Mr. Yang

By Candy Lee, ETA ’15-’17

The first time we meet is marked by a large bouquet of flowers and the click click of his DSLR camera. It’s departure day at Jungwon University, and I’ve just met my co-teacher. I’m nervous; my first impression of him is that he is older than the majority of other teachers in the crowd. Later, when I learn he is almost 60, I will tell him he is so young for his age.

At first, we speak in stilted English, with many gesticulations and repeated questions. I talk slowly and carefully, measuring out my language before speaking so I can slice off any  superfluous words that might be difficult to digest. He shows me our gyomushil1ours, because it’s solely for English teachers, and in our small school, that means me and him.

Our gyomushil is our sanctuary from the rowdiness that is an all-boys school. There are succulents on the table—he shows me how they grow and how much water they need. When a spider’s egg sac hatches on one of the plants, he gives them a day in our gyomushil before bringing the plant outside—just because he wanted to see how far the spiders could build their web. When it’s cherry blossom season, he brings in a fallen branch and places it in a cup of water to see it bloom. He identifies the horticulture on the school grounds; plucking unassuming garden weeds and telling me that in his time, people used to boil and eat them.

He tells me he wanted to be a tour guide for English speakers visiting Korea’s national parks, but he didn’t think his English was good enough. His English teachers were German, and their pronunciation was very difficult to understand. The Korea he remembers is a very old Korea, one that lives solely through memories and history books. He has never ridden the KTX and tells me that his children frequent Starbucks although he himself has never been. Whenever I have a problem with anything tech-related, he goes to get someone else to help. Once I showed him how Google Drive worked, and it amazed him.

When summer gives way to autumn, we go see the oksae2 during our lunch break and the danpung3 at Mudeungsan4. He shows me a special tree that is used to make wine corks, teaches me how to differentiate pine trees based on their fascicles and takes me to an old friend who sings pansori5 for us. We go to the small island where he taught for two years and where the parents of his old students still call him to ask for advice. I hold wriggling abalones in my hands before eating them raw, drenched in sesame oil. We go fishing with a simple pole and bait, and every time I cast it into the water, I’ve got a floundering fish on the other end of it. They are sliced and cleaned of guts, then eaten raw with spicy gochujang6 sauce.

Despite all our adventures together hiking and traveling, I would remember our gyomushil best. It was the space where we felt safe, where we would sit on the sofas and talk about politics and history with steaming hot tea in front of us. It was where I brewed coffee, and where I managed to get my co-teacher hooked on the delicious black beverage (no sugar for both of us). It was where drowsy wasps managed to fly in through the closed windows in the winter, attracted by the heat. He would bring in homemade yogurt made with the leftover school milk. We would eat cup ramen and go on shopping trips to Lotte to replenish our snack supply. If he disappeared mysteriously from the gyomushil, it usually meant he would return with some treat. Periodically he would go downstairs to the general gyomushil and bring back fried chicken and slices of pizza held on napkins. He asked me if I wanted sangchu7 because he was tending to the school garden. I went along once, and he identified all the plants for me: rows of purple and green lettuce, garlic, chicory, beans, beets, Chinese bellflower, green onions, carrots and potatoes. He showed me which plants would turn into tomatoes and which ones would grow into peppers. I would walk back to our gyomushil after, tracking in dirt from the garden.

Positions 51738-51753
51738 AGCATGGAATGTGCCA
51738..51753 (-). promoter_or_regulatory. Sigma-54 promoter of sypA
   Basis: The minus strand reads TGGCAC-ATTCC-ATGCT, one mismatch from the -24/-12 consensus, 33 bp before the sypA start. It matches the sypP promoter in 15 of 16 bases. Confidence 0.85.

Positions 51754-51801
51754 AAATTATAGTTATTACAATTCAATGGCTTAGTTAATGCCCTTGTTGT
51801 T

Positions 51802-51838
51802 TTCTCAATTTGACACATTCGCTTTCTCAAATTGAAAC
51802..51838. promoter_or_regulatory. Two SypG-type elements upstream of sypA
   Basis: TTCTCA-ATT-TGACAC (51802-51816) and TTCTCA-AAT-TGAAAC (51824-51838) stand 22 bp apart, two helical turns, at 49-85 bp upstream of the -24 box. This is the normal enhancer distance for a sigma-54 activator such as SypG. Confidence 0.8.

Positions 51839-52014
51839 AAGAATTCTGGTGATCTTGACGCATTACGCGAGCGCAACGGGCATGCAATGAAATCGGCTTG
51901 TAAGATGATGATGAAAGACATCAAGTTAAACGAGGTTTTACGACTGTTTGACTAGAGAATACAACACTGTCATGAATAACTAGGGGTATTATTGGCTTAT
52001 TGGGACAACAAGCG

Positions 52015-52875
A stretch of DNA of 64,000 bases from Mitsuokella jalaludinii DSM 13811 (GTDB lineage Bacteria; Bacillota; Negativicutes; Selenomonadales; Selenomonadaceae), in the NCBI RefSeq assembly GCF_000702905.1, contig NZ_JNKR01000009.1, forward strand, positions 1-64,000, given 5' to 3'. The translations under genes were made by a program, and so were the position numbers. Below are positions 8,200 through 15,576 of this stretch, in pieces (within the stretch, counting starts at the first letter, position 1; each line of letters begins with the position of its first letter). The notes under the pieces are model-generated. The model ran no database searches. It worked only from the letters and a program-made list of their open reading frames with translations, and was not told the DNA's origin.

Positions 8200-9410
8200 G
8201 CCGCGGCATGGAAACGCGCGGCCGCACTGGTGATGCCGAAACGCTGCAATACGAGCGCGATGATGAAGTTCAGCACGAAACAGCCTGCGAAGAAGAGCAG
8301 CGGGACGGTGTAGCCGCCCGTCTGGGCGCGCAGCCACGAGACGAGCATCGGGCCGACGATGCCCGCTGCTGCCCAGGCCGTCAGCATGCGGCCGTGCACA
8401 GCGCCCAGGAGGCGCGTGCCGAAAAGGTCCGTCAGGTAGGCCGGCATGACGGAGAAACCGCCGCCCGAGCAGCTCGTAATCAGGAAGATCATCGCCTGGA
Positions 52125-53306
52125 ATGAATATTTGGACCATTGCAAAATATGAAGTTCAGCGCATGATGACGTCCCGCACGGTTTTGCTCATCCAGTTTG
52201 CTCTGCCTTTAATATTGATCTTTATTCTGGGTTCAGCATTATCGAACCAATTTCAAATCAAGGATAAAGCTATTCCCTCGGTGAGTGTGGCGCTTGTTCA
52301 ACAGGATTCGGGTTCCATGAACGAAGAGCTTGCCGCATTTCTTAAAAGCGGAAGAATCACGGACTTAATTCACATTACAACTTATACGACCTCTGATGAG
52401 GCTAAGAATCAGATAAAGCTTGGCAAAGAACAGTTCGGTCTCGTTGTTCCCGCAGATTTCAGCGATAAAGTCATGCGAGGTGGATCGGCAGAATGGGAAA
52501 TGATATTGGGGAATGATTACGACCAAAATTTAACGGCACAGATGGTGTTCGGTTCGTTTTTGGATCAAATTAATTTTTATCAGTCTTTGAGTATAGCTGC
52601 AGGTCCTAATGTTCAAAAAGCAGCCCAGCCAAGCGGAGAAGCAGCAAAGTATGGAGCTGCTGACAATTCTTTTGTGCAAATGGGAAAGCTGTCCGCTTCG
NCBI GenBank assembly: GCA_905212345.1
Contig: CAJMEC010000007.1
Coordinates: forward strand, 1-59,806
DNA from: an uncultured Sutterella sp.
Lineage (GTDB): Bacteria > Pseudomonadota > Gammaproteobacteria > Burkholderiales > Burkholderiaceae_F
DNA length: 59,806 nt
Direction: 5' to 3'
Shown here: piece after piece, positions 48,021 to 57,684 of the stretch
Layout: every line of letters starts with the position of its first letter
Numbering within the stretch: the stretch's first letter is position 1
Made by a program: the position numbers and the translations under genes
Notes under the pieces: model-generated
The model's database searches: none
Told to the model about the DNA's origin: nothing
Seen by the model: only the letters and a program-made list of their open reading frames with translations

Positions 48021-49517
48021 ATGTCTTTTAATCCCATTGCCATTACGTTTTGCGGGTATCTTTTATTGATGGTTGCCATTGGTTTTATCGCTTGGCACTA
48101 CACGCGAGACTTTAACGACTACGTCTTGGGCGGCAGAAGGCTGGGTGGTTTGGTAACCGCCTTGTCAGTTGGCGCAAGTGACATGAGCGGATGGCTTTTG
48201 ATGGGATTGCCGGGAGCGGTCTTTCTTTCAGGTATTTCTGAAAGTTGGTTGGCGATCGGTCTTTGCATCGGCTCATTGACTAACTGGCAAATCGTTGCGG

The second time we meet at Jungwon, he’s there empty-handed. We go to a flower shop and I pick out a plant—a huge, spiky succulent. The principal explains that it was my co-teacher’s idea to get a plant instead of a bouquet this year. Something that will continue to grow instead of something that will wither away.

I can close my eyes and recreate our room down to the battered paper snowflakes taped to the window. Too soon, other people take our place in the third-floor gyomushil. But in my memories, we are sitting on the sofas, drinking our tea and coffee and wondering what sort of adventure we should try out next.

Candy Lee is a 2015-2017 ETA at Yeongsan Middle School in Naju, Jeollanam-do.

  1.  Teachers’ office
  2. Miscanthus sinensis, also called maiden grass. In the fall its foliage turns gold and silver from afar.
  3. Fall foliage
  4. Mudeung Mountain
  5.  The Korean traditional art of storytelling through a singer and drummer
  6.  Red pepper paste
  7. Lettuce